Called “one of the most important photobooks in the history of the medium,” Ravens, by Masahisa Fukase, was initially published in i966. With small editions, this book has long been in demand. Mack Books republished this work last year, in a lovely slipcased edition.
As the publisher says:
Fukase’s haunting series of work was made between 1975 and 1986 in the aftermath of a divorce and was apparently triggered by a mournful train journey to his hometown. The coastal landscapes of Hokkaido serve as the backdrop for his profoundly dark and impressionistic photographs of ominous flocks of crows. The work has been interpreted as an ominous allegory for postwar Japan.
When we think of Paris and photography, we often think of the black and white street photography of Doisneau, Cartier-Bresson, and even Erwitt. These photographers found quirky subjects, yet managed to express the quotidian elements of life in a big city.
Mark Steinmetz’s 2013 monograph Paris in My Time offers the feel of those older street photographs of Paris, yet is much more recent. (Amazon.com, Amazon UK) Shot between 1985 and 2011, many of the 43 photos in this oversized book look as though they could have been taken in any post-war decade. With a wonderful sense of humor, and the ability to capture quirky moments, Steinmetz’s collection (nearly out of print) shows a Paris that is both timeless and alive.
Wim Wenders was long a fan of the Polaroid, reveling in the instantaneous nature of these photos, and their uniqueness, the fact that there was only one copy of them. He shot lots of Polaroid photos, and his foundation recently went through many boxes of old photos to organize them. This book is the result of that organization, and also serves as a catalog of an exhibit held in London at The Photographers’ Gallery. (Amazon.com, Amazon UK)
But you won’t buy this book for the quality of the photos; this isn’t a book of photos, but a book of stories with photos as illustrations. Wenders recounts his early film career, from the first film he was involved in, an adaptation of Peter Handke’s The Goalie’s Anxiety at the Penalty Kick, through the 1980 film, Lightning over Water, after which he stopped shooting Polaroids.
Garry Winogrand was a well-known street photographer who from New York who died in 1984. His work was notably exhibited at the Museum of Modern Art in 1967, together with photos by Diane Arbus and Lee Friedlander, and these three photographers transformed photography.
In this new book (Amazon.com, Amazon UK), author Geoff Dyer selects 100 images by Winogrand and discusses them. For each one, he gives some background, relates them to other photos or films, and contextualizes them in Winogrand’s career, or in the history of photography. But his texts are not dry academic commentary; they are often wry extrapolations about what is happening in the images, inventing characters, imagining what they were doing before, during, and after the photos were shot. Dyer makes up a lot; he creates characters, some that re-appear in other photos; he creates situations; he turns these photos into little bite-sized stories.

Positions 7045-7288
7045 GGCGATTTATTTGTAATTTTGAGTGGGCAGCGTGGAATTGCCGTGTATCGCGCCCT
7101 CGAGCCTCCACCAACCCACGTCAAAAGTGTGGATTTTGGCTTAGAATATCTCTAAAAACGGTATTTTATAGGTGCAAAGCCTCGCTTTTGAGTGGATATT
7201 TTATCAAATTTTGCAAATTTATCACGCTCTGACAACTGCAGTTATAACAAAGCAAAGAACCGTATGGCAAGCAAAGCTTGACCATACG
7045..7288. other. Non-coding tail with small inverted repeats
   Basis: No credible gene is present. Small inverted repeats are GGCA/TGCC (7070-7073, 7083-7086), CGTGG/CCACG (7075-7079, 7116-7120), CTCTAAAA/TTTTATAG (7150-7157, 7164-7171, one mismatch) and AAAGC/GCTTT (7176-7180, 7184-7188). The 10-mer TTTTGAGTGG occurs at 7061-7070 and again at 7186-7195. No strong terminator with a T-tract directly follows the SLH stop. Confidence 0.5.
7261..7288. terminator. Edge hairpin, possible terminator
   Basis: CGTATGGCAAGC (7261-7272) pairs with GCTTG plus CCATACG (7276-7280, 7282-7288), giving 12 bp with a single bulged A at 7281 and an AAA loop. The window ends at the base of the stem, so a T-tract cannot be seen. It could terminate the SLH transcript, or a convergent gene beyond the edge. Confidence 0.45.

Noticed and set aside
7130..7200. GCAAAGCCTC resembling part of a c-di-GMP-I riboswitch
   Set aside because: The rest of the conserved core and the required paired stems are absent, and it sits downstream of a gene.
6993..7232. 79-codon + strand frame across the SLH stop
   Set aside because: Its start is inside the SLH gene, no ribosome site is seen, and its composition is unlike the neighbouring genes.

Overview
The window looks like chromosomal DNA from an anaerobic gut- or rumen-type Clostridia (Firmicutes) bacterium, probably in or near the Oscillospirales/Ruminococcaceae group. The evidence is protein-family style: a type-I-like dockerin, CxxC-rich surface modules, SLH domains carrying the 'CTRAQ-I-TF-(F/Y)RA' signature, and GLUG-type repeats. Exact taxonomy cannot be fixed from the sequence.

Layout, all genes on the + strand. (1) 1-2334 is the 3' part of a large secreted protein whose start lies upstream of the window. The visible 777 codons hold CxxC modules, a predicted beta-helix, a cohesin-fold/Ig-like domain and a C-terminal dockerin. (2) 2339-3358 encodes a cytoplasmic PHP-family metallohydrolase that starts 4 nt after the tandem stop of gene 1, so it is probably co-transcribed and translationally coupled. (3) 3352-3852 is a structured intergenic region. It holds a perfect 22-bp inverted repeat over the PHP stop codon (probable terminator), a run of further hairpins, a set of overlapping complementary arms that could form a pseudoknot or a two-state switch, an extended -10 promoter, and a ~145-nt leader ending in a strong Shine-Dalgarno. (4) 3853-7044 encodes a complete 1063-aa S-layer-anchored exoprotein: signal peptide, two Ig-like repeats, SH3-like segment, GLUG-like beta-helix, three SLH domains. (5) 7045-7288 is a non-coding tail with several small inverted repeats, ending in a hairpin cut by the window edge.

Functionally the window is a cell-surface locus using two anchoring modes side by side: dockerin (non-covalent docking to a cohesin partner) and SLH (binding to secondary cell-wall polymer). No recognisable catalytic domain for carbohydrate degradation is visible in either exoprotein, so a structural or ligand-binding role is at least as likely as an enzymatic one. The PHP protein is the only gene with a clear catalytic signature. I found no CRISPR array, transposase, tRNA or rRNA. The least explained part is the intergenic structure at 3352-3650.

Much of what Dyer says – about related photographers – is useful as criticism, but it’s the made-up parts that make this book so interesting. It is not intended to be factual, but rather to be one writer’s imagination of what the photos are about.
Nevertheless, his observations about composition and context are all incisive, and he clearly knows a lot about Winogrand’s work, having had access to a large number of unpublished photos (some included in this book). This is a fascinating journey through the work of a great photographer with an interesting guide who tells fascinating stories.
I’ll note that Dyer is the author of a wonderful book about one of my favorite films, Andrei Tarkovski’s Stalker. His book Zona breaks down the movie into 142 sections for each of the 142 shots in the film.
Here’s a video created by the publisher, with Dyer discussing the book, and showing some of the photos.
And here’s a podcast episode where Dyer discusses the book.
When people talk about books, they often characterize either the genre (science fiction, romance) or the feeling the author strives to impart (a thriller is, presumably, thrilling). But there are, to my knowledge, only a handful of geographically specific kinds of reads. There’s the “beach read,” a phrase we all hear often come every summer season. There’s the notoriously disposable “airplane read.” And for getaways in the woods, you’ve got the “cottage” or “cabin read.” And that’s about it.
Nearly all of these designations are pejorative. The designation of a “beach read” suggests a book that’s frothy and engrossing, but ultimately ephemeral — one that you can sink into as you slump in a folding chair in the sand, but you won’t miss too much if you forget it at the hotel. The term “airplane read” is even more of a dismissal, the idea being a book you can breeze through in the time span of an average flight, and then discard. (The one and only Mack Bolan adventure novel I’ve ever read was one I discovered in a seatback on a puddle-jumper from Toronto to Harrisburg, Pa.) The “cabin read” has a bit more prestige: It implies the kind of pleasurable literary project you lug on an isolated retreat and tackle over an uninterrupted week or two.
To my mind, this list is missing one important geographical location: the subway. Lots of people read on the go, of course; there are entire websites devoted to capturing commuters and the books they’re reading underground. As a New Yorker, I’m on the train all the time, my nose constantly buried in a book. But what makes for a perfect “subway read”?
The first time I read Proust’s Remembrance of Things Past was on subways and busses in New York. There’s no need to dumb down “subway reading.”